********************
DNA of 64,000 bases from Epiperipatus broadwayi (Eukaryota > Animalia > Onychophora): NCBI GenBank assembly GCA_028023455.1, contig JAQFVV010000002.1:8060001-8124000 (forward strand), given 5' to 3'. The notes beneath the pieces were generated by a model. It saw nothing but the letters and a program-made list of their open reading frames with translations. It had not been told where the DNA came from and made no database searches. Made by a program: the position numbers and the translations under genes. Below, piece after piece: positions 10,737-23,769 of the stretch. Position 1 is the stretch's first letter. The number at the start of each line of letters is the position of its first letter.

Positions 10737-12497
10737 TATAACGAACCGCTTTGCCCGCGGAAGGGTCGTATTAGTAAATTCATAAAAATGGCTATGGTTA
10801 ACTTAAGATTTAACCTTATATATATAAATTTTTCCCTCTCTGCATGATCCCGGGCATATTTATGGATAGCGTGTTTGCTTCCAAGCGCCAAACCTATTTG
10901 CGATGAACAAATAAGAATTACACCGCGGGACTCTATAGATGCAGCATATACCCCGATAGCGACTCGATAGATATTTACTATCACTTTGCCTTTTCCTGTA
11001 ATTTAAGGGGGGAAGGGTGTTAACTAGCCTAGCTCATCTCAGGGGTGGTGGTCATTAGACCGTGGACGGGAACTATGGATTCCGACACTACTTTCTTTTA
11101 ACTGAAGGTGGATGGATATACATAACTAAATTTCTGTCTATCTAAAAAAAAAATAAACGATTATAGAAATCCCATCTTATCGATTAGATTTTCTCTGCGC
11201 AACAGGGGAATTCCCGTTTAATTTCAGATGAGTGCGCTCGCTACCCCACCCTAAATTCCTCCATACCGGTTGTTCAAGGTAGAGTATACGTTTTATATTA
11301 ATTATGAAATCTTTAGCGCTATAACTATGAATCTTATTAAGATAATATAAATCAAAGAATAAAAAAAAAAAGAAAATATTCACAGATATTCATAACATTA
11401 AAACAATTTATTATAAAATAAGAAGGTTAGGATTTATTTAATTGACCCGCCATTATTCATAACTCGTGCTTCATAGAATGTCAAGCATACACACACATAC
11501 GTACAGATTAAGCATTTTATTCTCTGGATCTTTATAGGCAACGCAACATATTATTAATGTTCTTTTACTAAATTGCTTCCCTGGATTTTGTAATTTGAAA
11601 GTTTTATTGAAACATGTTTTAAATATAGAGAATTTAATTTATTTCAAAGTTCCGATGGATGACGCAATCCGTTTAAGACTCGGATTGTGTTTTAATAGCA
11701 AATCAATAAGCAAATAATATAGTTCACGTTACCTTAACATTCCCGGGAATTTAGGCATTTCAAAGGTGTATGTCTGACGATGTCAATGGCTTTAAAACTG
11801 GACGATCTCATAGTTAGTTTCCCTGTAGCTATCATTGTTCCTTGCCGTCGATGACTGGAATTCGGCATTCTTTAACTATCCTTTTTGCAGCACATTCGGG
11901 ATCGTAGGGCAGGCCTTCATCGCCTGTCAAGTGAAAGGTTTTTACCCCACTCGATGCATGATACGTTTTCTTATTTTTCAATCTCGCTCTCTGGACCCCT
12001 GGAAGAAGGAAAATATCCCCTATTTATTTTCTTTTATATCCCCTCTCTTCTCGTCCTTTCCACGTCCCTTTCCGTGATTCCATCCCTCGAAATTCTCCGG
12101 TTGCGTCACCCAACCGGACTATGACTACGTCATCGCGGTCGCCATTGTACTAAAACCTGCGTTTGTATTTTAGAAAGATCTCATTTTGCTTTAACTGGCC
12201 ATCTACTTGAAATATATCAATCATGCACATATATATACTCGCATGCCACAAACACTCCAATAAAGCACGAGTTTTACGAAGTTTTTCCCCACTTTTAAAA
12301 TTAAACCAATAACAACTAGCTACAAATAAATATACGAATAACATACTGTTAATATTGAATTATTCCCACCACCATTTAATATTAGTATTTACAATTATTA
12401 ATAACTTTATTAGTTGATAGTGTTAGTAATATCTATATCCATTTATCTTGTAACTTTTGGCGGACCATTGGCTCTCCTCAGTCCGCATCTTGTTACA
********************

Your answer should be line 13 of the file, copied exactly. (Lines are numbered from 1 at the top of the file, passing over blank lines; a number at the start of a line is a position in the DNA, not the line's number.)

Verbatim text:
11701 AATCAATAAGCAAATAATATAGTTCACGTTACCTTAACATTCCCGGGAATTTAGGCATTTCAAAGGTGTATGTCTGACGATGTCAATGGCTTTAAAACTG